Unfortunately, the Columbia Basin Pygmy Rabbit is almost extinct and is now listed as an endangered species.
Mini English Angora Rabbit
The Mini English Angora rabbit is a small breed that generally weighs under 3.5 pounds when fully grown. It has a compact and well-rounded body type with ears that are ideally 2.5 inches in length.
The Mini English Angora rabbit has bright and bold eyes and comes in a variety of colors and patterns, including solid color, agouti (wild) and shaded patterns. Its wool is dense and often between 5 and 7 centimeters in length.
A Mini English Angora rabbit’s coat has slightly more guard hair than the undercoat. This makes the rabbit’s fur less susceptible to matting.
Jersey Wooly Rabbit
The Jersey Wooly rabbit is a smaller dwarf breed that weighs between 1-3 pounds. It has a compact body type and has small, erect ears about 2-3 inches long. This breed also has a square and bold head, giving it the name “Mug Head.”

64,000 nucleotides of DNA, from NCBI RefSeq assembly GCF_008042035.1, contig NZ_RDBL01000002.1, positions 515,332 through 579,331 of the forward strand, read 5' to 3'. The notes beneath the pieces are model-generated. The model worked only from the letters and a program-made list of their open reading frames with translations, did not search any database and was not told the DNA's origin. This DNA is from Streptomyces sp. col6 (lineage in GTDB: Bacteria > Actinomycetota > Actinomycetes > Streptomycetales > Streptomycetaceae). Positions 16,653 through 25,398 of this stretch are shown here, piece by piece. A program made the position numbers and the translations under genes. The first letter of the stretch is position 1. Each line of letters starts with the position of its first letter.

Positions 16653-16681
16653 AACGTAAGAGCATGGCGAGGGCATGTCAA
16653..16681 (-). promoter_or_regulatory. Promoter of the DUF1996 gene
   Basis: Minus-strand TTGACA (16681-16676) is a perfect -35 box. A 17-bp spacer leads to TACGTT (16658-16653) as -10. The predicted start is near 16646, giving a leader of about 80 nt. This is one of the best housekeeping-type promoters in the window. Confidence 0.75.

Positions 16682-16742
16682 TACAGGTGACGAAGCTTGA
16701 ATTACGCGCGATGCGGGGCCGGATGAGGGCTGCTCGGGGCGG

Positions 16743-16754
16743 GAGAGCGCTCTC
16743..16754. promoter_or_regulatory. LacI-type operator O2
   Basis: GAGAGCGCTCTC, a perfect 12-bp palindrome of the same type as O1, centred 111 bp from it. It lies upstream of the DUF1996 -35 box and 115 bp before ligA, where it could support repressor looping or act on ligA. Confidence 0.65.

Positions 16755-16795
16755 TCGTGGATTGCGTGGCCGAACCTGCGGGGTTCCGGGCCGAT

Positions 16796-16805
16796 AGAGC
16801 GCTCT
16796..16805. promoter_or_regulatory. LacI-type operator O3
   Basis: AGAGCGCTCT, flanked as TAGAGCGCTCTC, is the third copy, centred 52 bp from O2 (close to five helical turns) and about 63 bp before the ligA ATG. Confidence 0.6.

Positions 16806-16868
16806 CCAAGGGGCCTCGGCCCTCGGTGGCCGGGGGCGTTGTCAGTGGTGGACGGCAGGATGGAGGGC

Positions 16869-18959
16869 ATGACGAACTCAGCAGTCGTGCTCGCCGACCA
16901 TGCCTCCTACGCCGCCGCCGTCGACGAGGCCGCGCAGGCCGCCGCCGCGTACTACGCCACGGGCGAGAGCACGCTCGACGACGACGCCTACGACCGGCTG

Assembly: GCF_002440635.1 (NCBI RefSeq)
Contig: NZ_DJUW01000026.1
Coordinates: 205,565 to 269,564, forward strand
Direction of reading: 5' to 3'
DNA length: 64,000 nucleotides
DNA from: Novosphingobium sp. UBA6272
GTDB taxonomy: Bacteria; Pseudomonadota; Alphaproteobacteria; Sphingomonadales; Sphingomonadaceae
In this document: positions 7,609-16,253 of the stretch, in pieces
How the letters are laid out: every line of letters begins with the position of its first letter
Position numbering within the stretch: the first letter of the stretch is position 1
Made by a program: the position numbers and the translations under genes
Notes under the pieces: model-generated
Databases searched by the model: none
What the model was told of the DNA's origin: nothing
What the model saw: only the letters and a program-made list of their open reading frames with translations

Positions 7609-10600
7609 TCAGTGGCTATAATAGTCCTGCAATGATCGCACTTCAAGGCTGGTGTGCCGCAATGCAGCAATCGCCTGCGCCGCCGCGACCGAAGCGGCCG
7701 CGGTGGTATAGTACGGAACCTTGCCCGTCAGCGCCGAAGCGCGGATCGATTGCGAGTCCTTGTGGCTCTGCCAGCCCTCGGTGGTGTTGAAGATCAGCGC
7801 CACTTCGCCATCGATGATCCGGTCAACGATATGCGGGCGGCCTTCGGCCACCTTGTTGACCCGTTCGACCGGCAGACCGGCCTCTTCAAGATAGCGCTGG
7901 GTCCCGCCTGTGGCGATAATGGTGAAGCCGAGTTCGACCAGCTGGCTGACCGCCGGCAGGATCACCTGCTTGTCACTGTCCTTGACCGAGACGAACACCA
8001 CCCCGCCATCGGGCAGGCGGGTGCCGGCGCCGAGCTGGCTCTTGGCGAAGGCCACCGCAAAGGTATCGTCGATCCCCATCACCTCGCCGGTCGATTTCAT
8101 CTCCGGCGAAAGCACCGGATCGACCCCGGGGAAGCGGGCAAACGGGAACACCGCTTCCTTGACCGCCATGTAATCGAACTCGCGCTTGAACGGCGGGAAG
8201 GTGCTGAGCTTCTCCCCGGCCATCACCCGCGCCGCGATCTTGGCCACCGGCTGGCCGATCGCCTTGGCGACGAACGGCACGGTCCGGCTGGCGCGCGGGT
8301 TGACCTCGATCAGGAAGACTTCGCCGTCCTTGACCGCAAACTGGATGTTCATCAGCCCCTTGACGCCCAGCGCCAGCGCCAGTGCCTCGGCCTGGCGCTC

Another name for the Jersey Wooly is the “No-Kick Bunny” because of its calm and docile behavior.
To keep a Jersey Wooly’s coat tangle- and matt-free, you need to brush its coat at least once a week during non-shedding seasons. During spring or shedding season, you’ll need to brush your bunny more often.
You don’t need to trim or clip a Jersey Wooly rabbit’s fur to maintain its wool. Spot clean it with a wet cloth if its fur gets dirty and never try to give it a complete bath to avoid stress and cardiac issues.
The Jersey Wooly was originally developed by breeding the French Angora rabbit with a Netherland Dwarf rabbit. This resulted in a miniature rabbit with woolly fur.
Britannia Petite Rabbit
The Britannia Petite rabbit is one of the smallest rabbit breeds with a bodyweight of 1.5 to 2.5 pounds during adulthood. What makes the Britannia Petit different from other breeds is its small, slender and fine-boned stature with an arched and hare-like physique.
The Brittania Petite evolved from Polish rabbits. In England, breeders would teach Polish rabbits to pose, for example, sitting up on the forefeet. This, along with selective breeding, resulted in a rabbit with refined bone structure and an upright stance.